In November 2022, when CNN – which one must note is largely a liberal northeastern organization which represents one particular brand of American politics – was declaring in their heads that Kevin McCarthy was going to be House Speaker, I added a caveat, which was that McCarthy would become House Speaker given that he made the concessions he needed to make to the ‘Trumpian’ or hardcore wing of his party. And today, not only does it appear as though CNN was wrong for wishing McCarthy into the House Speaker position in November without considering that McCarthy needed to make concessions to the Trumpian wing of the Republican party, but CNN never even televised the final results for the midterm elections, because what they conjured in their heads did not translate into reality.
Thus, today’s House Speaker vote in Congress demonstrates that the Trumpian wing of the Republican party has in fact held the entire Republican party captive to its will as we move into the next couple of years. And not only does this scenario spell chaos and dysfunction from within the Republican party to a certain degree, but it also spells chaos and dysfunction for Washington as a whole, given that one faction within one political party is setting the rhythm and the organization of the politics and operations in Washington as a whole.
In turn, the chaos, dysfunction, and polarization of Washington is being spurred “principally amid the parties’ most active antagonists, while the rest of the population mostly looks on.” Certain experts and scholars have “discerned a pattern of ‘depolarization’ among Americans when classified by age, education, sex, race, region, and even religion.” Those who are spurring the polarization in Washington are “persons who clearly identified themselves as political partisans.” It follows that “the American public is less divided than the political agitators and vocal elective office-seekers who claim to represent it.”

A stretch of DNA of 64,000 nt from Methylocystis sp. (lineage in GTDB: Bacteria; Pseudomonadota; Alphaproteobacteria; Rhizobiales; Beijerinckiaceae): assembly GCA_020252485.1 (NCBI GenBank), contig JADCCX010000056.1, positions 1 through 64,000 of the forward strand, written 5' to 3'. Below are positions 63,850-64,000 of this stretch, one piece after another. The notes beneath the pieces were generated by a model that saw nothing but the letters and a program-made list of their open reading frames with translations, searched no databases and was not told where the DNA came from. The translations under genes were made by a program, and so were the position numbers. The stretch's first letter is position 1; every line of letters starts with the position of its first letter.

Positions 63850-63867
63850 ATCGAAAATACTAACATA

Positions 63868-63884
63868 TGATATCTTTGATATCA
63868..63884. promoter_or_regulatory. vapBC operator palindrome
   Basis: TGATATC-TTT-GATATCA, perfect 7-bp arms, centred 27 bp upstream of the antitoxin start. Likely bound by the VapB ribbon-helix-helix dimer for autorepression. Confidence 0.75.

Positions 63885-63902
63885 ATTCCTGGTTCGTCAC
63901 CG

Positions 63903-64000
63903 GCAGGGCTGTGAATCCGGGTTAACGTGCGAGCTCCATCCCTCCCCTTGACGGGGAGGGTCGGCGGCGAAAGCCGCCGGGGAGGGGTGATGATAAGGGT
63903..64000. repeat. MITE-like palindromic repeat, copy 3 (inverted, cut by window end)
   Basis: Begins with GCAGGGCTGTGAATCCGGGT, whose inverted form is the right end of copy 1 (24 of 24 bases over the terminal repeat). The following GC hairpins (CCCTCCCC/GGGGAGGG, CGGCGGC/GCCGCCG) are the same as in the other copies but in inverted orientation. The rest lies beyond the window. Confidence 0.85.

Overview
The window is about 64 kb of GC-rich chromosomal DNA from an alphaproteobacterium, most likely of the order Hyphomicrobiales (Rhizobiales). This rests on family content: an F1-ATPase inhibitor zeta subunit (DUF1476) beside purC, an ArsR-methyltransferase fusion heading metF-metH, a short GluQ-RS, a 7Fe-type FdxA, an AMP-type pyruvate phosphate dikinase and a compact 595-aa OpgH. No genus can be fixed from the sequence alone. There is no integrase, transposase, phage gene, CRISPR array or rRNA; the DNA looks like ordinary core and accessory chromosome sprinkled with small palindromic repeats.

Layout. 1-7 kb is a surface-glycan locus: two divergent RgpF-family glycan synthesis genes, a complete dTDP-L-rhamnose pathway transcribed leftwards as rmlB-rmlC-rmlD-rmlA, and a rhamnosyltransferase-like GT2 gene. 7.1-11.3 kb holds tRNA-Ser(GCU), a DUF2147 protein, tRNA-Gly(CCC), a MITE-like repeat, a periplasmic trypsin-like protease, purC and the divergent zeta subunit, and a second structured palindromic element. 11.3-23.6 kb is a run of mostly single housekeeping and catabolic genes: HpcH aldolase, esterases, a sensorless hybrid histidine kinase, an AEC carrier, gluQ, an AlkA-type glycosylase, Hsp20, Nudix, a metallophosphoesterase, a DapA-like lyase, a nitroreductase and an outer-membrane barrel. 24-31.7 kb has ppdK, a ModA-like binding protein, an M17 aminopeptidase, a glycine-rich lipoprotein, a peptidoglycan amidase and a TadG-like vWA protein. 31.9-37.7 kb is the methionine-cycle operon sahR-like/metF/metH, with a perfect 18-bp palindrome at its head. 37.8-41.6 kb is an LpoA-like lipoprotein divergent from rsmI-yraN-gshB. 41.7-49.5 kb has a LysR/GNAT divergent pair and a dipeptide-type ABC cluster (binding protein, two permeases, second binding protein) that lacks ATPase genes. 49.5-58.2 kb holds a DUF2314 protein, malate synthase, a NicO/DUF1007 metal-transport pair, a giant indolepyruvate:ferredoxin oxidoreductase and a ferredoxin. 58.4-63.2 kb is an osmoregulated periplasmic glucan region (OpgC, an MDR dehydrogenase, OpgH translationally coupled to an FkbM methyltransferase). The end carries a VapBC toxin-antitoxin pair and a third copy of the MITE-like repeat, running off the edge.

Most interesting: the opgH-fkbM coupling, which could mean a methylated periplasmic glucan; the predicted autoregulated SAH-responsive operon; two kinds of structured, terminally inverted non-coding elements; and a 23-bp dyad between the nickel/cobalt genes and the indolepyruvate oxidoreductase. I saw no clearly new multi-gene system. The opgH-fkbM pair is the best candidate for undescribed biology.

And given that the current scenario of chaos, dysfunction, and polarization in Washington is arising largely as a result of one faction within one single political party – namely, the Republican party – one must assess how this one faction came to dominate Washington and in turn hold it captive to its will today. For one, there is the issue of regionalism in American politics between the ‘North’ on one hand and the ‘South’ on the other hand, and what many of us overlook is that the American South is the largest region in the United States, where approximately three or four out of every ten Americans live. The population of the American South grew by about 20 percent in the 1990’s according to certain estimates, and in 2002, the congressional delegation from the American South expanded from 125 seats to 131 seats. As a result, the American South is playing a greater and more active role in 21st century Washington politics than it did in the late 19th century or even in the 20th century.
Moreover, the politics of the American South have become more complex and dynamic over the course of decades. The American South largely became a toss-up between Republicans and Democrats after the “Southern realignment” of the 1960’s. Once centered on the politics of culture and race, the American South has now transcended its single-issue politics and has become more complex and dynamic due to a variety of economic and social factors and “global changes.” It follows that the factionalism of the Republican South and the resurgence of the American South in national politics cannot be explained by one single factor, which means that also, no one can explain how Washington is now being held captive by one faction of one political party from one region of the country by virtue of a singular factor.